How To Choose A Birding Scope
As a bird watcher you probably already know the importance of having the right type of birding scope. Scopes can vary greatly in strength and magnifying power, so it's best to do some research before buying one. To help you out, here are a few tips to help you determine the best type for your needs. Also, if you're looking for the cheapest available option, keep reading.
For birders who don't use spotting scopes or birding binoculars, there are two main types. The first is a fixed-base telescope that sits on a stand. The second is a rotating binocular that has a hood or cover. Either way, the scope can rotate while still holding the binoculars erect for safety and easy viewing. These are often the more expensive variety of scope, but come with a many added features and accessories.
If you're looking for magnification, both fixed-base and rotating models can be adjusted. Scopes with larger objective lenses are better for increasing the amount of light that can be seen from a given distance, while smaller objective lenses are better at magnification. The biggest factor in choosing the right scope for you is your overall ability to see, including your visual clarity and field of view. A quality binocular will also have a higher level of correction, which improves image quality at the expense of needing more frequent adjustments.
A great feature to look for in a birding scope is a waterproof housing or case. Since many times birders like to bring their birding equipment into the woods or other outdoor areas, they need their birding scope to stay waterproof and free from scratches and other damage that might occur from a wet landing. However, the waterproof housing will make it easier to clean your scope without too much hassle.
Scopes range in price from inexpensive to very expensive. Your final choice will be dependent on your budget and optical quality, among other things. It's important to note that not all scopes will offer the same optical quality. Some will have more magnification, while others will have a longer focal length. For better image quality, you'll want a scope with a longer focal length; this will allow you to reach all branches of the treehouse in one glance.
Many birders opt for a scope with higher magnification in order to increase accuracy, but there are some benefits to using a lower magnification as well. With a higher magnification, you'll be able to view more detail at any given distance. However, higher magnifications also produce fatter branches, making it harder to focus on a single species or target. For this reason, many people opt for a scope with slightly lower magnification, which produces a more forgiving optical image. When using a lower magnification, you should still get plenty of power to center your shot and avoid blurry images at the far ends of your range.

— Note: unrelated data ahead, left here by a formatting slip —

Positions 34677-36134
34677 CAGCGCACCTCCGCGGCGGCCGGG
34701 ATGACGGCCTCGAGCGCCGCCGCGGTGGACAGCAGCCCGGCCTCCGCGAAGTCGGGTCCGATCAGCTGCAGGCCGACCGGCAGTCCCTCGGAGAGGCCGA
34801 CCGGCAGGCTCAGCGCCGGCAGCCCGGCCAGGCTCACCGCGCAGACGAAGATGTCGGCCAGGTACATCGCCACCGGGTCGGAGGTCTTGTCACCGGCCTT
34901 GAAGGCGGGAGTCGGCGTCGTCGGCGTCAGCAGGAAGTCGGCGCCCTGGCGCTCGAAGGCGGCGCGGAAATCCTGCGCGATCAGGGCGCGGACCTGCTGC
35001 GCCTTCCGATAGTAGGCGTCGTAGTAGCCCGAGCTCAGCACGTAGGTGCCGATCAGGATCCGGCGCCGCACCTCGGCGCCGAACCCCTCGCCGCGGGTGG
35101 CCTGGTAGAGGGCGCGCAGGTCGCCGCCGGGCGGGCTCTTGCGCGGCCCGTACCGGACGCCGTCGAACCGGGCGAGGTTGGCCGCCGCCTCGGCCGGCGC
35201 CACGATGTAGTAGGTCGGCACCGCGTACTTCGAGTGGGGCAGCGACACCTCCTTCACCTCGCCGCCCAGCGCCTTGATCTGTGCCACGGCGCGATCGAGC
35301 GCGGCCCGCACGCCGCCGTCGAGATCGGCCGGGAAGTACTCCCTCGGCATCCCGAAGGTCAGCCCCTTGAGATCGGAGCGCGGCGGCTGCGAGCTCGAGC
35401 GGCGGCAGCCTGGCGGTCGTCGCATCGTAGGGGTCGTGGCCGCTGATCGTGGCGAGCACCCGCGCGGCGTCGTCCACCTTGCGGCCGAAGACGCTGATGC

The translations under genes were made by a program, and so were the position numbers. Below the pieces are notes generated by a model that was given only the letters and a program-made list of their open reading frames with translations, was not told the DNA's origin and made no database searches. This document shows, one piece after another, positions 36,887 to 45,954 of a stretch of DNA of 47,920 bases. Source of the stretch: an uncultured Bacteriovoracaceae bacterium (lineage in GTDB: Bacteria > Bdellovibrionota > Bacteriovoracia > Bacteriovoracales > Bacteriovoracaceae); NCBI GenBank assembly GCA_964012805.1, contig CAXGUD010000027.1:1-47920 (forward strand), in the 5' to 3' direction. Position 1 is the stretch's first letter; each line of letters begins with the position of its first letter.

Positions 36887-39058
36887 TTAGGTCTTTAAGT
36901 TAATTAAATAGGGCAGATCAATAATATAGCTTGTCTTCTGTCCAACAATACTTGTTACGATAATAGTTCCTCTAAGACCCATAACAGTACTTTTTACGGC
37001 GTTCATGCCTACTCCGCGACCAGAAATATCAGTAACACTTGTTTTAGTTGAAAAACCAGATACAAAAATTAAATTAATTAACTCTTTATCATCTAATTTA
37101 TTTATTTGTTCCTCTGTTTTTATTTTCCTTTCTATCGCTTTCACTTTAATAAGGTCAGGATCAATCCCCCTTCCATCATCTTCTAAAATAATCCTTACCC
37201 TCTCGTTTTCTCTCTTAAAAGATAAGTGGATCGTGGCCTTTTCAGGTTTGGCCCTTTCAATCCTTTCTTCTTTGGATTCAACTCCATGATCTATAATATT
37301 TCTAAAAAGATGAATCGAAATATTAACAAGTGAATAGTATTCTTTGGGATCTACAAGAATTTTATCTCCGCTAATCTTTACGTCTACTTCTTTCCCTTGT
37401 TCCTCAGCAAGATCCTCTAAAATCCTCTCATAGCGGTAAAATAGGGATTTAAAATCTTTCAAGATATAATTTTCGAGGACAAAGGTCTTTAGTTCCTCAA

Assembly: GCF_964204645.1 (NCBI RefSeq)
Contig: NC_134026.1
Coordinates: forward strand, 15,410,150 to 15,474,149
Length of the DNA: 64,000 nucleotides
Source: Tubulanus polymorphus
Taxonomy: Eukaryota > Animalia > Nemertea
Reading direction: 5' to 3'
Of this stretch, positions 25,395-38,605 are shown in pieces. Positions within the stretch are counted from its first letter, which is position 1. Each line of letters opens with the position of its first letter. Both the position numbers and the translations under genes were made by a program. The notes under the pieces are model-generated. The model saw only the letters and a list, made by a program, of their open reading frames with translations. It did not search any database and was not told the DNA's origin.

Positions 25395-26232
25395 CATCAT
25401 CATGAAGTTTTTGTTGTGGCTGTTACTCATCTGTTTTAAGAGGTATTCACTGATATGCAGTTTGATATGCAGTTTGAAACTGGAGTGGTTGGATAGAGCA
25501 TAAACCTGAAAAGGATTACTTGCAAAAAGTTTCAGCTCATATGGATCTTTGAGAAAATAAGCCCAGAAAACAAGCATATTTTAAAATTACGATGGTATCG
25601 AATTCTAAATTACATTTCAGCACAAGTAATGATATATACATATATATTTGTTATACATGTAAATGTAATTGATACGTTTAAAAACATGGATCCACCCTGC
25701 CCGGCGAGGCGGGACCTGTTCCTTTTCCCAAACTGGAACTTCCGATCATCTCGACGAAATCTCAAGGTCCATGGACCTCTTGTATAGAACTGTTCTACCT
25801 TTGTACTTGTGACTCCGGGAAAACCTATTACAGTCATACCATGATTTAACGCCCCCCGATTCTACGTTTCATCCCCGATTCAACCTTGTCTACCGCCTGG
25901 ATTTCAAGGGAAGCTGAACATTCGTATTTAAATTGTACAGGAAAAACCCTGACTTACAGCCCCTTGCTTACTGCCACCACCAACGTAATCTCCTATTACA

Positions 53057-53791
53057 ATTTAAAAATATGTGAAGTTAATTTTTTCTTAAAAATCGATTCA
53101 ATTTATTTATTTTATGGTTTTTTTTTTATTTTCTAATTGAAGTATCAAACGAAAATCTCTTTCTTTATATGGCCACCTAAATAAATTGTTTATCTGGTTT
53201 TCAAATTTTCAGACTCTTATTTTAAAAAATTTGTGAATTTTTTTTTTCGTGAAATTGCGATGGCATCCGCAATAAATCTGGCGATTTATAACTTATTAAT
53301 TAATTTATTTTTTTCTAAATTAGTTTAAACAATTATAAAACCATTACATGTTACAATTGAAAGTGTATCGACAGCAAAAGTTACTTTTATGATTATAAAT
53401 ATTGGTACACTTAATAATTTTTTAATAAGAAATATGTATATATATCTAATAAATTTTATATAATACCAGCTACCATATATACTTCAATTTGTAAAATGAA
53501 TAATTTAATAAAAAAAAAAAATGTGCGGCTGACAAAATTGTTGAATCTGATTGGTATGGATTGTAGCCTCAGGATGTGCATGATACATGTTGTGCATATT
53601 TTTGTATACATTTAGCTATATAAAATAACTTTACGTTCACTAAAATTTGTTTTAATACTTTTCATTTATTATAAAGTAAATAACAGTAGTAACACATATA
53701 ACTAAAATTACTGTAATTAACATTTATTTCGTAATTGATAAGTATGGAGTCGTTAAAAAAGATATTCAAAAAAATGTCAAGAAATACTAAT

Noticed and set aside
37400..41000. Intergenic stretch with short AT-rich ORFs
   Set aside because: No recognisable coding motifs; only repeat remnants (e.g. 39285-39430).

Another important feature to consider when shopping for a scope is how it uses light. Birders who prefer to use digital imaging should look for a spotting scope that uses cross-focus, which means the optics automatically adjust for the refractive properties of the lens and use just the right combination of lenses in order to provide clear images. Spotting scopes that don't use cross-focus lenses tend to give clearer images and better accuracy. This is because the spotters focus on a single point in the air and bring it closer to the lens in order to provide a clear image. Digital spotting scopes that don't utilize cross-focus optics will be more sensitive to atmospheric conditions such as low air pressure and fog, and they'll also produce brighter images.
The third thing you'll want to consider is how the scope works. While accuracy is important, you may also want to consider a light-gathering system. You can get a range of different models that either use monoculars for a single point light source, or use a series of lasers for a collective light-gathering system. Some scopes have features like dual objective lenses, allowing you to quickly switch between sources if you get too close. Others may be monocular only, but feature a laser cross-focus that allows you to quickly focus while adjusting your range.